(RNS) It is not easy to be a respected member of the art-world intelligentsia and take religion seriously.
“Religion and modern art continue to be typecast as mortal enemies,” writes Aaron Rosen.
But the very context in which he makes this statement suggests that a truce may be in the works. Rosen is the author of the copiously illustrated book “Art + Religion in the 21st Century,” which illustrates his belief that there is “a tremendous potential for reciprocity” between the two.
And his may be the voice of the future.
Many of the currents in 20th-century culture made it hard to imagine the phrase “contemporary religious high art.”
Most artists hold religion at arm’s length. Heroic images of the Holy Family and the Catholic saints that were staples of the art of faith fell out of fashion; meanwhile, institutional Catholicism, wary of stirring controversy within its ranks, moved away from museum-grade art, and evangelical Protestant art had a not-ready-for-prime-time look.
But Rosen, a Maine native and a lecturer on sacred traditions and the arts at King’s College London, is at the forefront of a small but growing cadre of scholars who think it is time to reassess.
His book is a spirited exploration of the ways contemporary art and religion are exploiting what he calls “a tremendous potential for reciprocity.” The 200 images in “Art + Religion” run the gamut from the cartoonist R. Crumb’s version of Genesis to the painter Makoto Fujimura’s abstract illustrations for the King James Bible.
Rosen recently curated an ambitious “Stations of the Cross: Art and Passion” exhibition that includes artworks all over London by Christian, Jewish, Muslim and atheist artists. He is also celebrating the publication of a scholarly book on Manhattan’s St. Peter’s Lutheran Church, home to famous Louise Nevelson sculptures. This Q&A has been edited for length and clarity.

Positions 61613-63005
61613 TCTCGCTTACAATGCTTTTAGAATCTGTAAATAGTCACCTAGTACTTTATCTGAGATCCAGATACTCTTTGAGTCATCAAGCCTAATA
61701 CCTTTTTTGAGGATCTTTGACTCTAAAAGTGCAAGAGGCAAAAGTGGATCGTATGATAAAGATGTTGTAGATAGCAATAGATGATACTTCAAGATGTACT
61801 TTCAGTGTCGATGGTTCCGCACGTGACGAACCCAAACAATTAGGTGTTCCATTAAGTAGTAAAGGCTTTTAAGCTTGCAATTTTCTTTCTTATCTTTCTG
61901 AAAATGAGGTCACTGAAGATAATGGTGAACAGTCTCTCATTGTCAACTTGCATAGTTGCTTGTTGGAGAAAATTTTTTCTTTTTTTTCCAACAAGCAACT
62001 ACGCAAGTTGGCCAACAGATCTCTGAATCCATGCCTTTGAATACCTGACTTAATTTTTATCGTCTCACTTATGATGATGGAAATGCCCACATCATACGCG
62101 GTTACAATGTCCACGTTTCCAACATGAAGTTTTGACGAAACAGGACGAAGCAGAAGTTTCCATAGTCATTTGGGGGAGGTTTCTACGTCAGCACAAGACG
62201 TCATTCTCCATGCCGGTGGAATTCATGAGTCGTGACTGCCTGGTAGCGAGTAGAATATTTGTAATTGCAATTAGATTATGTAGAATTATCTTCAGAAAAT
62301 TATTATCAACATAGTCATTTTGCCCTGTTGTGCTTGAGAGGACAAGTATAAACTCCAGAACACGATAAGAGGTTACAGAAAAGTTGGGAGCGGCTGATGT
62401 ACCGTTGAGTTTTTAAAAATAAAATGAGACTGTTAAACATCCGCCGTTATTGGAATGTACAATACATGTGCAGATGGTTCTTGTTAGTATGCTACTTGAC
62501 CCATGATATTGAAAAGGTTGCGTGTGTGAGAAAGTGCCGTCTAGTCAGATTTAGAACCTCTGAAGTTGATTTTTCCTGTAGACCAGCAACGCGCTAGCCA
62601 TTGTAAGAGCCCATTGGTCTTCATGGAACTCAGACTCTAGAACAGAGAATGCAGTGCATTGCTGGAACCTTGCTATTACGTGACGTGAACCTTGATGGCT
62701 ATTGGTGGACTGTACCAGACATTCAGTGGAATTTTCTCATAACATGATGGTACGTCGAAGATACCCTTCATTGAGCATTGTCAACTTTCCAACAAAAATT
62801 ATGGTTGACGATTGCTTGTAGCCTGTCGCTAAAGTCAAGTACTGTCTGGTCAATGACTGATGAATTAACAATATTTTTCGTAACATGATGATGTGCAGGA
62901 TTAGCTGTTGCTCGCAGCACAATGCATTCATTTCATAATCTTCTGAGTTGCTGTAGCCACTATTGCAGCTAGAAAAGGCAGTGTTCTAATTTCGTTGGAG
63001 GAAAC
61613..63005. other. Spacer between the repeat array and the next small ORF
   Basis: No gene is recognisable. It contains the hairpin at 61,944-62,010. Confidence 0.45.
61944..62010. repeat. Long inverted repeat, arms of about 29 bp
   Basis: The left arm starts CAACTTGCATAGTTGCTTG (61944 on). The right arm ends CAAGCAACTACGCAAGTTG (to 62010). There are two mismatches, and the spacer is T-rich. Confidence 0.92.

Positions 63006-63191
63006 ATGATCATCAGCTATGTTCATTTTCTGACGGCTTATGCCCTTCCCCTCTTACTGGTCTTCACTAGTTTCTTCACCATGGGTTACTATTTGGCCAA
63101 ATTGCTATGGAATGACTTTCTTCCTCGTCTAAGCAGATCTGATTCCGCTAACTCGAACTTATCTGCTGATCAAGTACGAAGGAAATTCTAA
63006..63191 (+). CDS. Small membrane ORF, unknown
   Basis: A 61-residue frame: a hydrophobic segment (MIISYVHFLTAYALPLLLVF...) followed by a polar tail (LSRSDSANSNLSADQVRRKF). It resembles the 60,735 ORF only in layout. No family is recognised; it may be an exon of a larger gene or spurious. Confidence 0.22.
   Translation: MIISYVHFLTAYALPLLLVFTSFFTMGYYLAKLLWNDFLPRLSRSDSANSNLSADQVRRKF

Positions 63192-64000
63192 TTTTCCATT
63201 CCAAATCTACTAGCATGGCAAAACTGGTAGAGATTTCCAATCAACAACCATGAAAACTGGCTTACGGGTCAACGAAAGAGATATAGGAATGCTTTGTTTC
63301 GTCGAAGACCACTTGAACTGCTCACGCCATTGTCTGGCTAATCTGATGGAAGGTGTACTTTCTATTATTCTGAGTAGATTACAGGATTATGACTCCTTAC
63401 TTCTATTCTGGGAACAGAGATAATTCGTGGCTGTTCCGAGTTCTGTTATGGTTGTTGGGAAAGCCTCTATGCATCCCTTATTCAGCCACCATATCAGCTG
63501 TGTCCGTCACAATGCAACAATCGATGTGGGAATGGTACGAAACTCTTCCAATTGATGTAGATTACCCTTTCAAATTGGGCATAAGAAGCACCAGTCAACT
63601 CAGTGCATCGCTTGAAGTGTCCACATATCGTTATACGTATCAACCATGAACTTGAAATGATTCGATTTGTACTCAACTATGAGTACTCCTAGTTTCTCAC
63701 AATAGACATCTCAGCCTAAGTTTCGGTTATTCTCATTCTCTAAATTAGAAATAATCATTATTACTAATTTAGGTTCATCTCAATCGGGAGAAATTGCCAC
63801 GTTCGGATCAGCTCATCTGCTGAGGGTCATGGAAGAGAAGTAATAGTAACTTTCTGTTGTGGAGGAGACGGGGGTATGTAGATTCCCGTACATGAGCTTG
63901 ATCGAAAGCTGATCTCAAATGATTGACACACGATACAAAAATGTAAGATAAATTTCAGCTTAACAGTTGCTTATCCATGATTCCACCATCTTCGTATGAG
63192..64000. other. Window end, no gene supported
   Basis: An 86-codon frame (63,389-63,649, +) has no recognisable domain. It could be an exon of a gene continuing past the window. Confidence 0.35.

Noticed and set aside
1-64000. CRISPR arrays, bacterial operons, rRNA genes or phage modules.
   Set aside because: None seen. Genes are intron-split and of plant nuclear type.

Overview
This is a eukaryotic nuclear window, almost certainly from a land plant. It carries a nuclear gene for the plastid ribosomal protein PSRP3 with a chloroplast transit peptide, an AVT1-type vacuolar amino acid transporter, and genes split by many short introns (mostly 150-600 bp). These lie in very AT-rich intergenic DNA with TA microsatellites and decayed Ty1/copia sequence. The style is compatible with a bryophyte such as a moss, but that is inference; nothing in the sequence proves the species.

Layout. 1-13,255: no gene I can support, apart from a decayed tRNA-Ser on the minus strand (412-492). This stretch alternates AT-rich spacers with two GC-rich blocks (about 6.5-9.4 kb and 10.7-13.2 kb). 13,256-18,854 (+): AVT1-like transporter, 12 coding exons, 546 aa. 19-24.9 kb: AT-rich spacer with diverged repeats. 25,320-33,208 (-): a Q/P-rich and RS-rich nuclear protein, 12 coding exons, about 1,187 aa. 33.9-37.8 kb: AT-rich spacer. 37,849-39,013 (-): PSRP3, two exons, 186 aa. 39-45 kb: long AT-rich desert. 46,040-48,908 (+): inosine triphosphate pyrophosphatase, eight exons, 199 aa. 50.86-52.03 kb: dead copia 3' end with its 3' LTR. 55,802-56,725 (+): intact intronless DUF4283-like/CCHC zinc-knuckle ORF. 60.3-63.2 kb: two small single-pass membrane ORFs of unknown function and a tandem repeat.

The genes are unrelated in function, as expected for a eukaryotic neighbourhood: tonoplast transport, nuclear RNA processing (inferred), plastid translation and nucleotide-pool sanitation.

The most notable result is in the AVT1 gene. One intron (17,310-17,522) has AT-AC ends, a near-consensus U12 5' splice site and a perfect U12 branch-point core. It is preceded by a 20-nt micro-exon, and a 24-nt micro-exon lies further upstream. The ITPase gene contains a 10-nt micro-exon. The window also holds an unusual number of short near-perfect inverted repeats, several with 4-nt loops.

Q: Your cover image is a 2-foot-high, super-realist sculpture of a black teen, staring uncomprehendingly at blood seeping through his T-shirt from a wound in his side, evoking Christ. If Black Lives Matter were looking for a faith-based emblem, this could be it.
A: It refers back to Caravaggio’s “The Incredulity of St. Thomas.” It’s by an Australian artist, Ron Mueck, who was in London in 2009 when there was heavy coverage of knifings. I worried we might be seen as appropriating the very different tragedies in the States. But now I think it’s fitting. The boy’s incredulity, like the original Doubting Thomas story, asks, “What does it take to make us believe?” We’ve seen abundant visual testimony of shootings and abuses by authorities. Maybe this work helps underline the very real martyring of black people in America.
Q: You write, “When you enter the world of art, you are, like it or not, entering the realm of religion.”
A: Step into most Western museums, and you feel the presence of Christian cultural history. But religion of some sort is present in a lot of art. In Australian aboriginal art, you can’t tell where it ends and the art begins. In the West, boundaries are often erected, but it’s more blurred than people admit. The theologian Paul Tillich said artists want to ask questions of ultimate meaning, and so do religious people.
Q: How did you come to write the book?